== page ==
Sweat by Lynn Nottage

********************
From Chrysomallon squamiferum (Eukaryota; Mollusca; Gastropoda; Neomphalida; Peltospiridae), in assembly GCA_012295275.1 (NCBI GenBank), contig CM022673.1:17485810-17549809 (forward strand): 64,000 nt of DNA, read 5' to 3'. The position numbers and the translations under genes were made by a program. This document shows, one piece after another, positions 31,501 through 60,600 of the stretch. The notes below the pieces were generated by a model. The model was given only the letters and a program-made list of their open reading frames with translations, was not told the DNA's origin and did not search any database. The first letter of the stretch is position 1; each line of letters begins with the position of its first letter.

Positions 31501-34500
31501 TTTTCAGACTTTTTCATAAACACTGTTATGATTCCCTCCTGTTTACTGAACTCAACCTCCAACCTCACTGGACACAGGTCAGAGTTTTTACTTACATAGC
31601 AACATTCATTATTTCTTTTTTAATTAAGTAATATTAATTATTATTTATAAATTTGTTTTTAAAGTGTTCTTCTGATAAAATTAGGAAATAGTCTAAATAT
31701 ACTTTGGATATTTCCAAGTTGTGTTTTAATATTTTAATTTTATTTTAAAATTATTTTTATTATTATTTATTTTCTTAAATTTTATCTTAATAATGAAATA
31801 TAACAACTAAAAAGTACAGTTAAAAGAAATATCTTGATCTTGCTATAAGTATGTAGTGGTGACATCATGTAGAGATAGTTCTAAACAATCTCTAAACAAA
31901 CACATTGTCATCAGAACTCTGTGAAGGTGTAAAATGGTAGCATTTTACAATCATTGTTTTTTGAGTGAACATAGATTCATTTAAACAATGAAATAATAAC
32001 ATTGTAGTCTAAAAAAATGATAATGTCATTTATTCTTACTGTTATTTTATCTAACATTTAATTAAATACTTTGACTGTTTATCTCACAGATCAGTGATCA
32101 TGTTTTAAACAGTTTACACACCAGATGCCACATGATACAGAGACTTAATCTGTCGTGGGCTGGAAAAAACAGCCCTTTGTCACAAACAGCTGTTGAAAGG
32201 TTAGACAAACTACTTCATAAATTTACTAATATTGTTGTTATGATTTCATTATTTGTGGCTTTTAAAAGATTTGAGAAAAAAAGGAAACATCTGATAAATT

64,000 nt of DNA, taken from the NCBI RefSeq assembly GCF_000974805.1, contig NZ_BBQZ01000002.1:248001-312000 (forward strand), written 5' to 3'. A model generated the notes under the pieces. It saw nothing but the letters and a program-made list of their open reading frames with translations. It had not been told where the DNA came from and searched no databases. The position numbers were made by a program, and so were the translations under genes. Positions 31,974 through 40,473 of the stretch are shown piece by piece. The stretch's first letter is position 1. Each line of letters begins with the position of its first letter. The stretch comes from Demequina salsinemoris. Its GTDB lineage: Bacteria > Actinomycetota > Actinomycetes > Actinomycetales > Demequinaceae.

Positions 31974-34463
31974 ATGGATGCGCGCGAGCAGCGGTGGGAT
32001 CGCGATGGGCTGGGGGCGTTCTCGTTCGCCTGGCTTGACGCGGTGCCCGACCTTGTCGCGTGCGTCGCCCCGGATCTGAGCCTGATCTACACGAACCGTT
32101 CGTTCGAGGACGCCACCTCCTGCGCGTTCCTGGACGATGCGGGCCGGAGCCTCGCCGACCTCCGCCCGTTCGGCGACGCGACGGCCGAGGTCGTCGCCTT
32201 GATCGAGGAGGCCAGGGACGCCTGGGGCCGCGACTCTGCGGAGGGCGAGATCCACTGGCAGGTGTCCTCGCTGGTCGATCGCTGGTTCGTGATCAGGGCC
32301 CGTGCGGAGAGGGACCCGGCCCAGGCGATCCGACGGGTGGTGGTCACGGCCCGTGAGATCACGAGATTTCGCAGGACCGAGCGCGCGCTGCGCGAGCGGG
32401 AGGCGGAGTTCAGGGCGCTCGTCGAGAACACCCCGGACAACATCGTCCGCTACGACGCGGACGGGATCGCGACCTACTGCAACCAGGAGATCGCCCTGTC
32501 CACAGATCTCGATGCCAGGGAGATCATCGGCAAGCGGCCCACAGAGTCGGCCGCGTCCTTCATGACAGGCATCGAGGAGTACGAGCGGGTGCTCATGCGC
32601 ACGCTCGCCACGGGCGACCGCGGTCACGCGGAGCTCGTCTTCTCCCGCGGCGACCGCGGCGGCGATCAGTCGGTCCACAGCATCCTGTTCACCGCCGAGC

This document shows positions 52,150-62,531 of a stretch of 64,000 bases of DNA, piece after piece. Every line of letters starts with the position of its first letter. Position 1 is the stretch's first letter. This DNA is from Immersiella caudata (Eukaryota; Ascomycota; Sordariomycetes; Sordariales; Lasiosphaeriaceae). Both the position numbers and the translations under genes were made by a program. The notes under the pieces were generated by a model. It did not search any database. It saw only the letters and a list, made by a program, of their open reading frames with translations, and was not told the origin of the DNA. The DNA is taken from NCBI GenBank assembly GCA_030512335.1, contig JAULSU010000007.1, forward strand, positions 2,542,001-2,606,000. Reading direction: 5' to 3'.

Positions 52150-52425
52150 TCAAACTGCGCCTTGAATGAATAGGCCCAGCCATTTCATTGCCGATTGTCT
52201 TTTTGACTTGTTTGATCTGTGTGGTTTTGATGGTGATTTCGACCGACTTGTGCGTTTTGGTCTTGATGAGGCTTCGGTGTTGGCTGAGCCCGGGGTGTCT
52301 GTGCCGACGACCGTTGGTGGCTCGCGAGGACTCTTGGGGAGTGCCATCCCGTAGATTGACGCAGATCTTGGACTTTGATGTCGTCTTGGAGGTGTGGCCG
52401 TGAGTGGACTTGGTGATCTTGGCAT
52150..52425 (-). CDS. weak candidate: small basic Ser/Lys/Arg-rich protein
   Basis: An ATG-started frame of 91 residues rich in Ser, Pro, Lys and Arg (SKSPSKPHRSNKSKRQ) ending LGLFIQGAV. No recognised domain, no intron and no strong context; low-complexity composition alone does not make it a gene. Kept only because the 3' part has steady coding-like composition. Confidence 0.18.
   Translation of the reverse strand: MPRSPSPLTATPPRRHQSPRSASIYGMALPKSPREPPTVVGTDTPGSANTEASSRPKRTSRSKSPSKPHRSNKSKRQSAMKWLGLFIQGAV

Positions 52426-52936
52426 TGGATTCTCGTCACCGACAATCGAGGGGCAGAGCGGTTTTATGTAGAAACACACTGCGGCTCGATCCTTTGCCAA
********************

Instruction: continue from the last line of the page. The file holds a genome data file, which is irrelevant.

Description First paragraph: What do you think this play achieves? Do not focus on quality judgments–avoid words like “masterpiece” or “groundbreaking,” and do not tell me whether you liked the play or not. The purpose of analysis is not to judge a play as good or bad, but to understand it. Focus instead on the author’s “aesthetic intent,” as your book describes. What do you think the playwright hoped to achieve by combining this issue with this style? Within this paragraph–preferably at the beginning or the end–you will need to introduce your thesis statement for the paper as a whole. Second paragraph: How is this play a contemporary example of Realism? Use the criteria for Realism established in your textbook to frame your answer. (Be aware that if you draw on other unsourced definitions of realism, you will lose significant points). Relate those criteria to how Nottage created this play. Third and Fourth Paragraphs: pick two characters from the play and analyze their motivations from an ethical point of view. What moral foundations influence their actions? How do they present their point of view to one another when they disagree? That is, do they appeal to loyalty, to fairness, to the harm principle, etc.? Where do you see their stated ethical commitments at odds with their actions?, you focus one paragraph each around the characters you are analyzing. You should be drawing directly on quotations and specific examples from the play. Because this play is a course text, you do not need a Works Cited list; however, when you quote from the play itself, you should include a page number in parentheses at the end of the quotation. Fifth Paragraph: This paragraph is your conclusion. You should focus it on the questions you have raised throughout the paper and how they support or complicate your thesis. A productive avenue here might be to consider whether or not you think Nottage’s play is successful in achieving her aesthetic intent. Remember that this is still not a judgment of whether the play is “good” or “bad,” but is instead an opportunity to analyze your own response to the play as a reader and to assess to what degree that matches Nottage’s intent.

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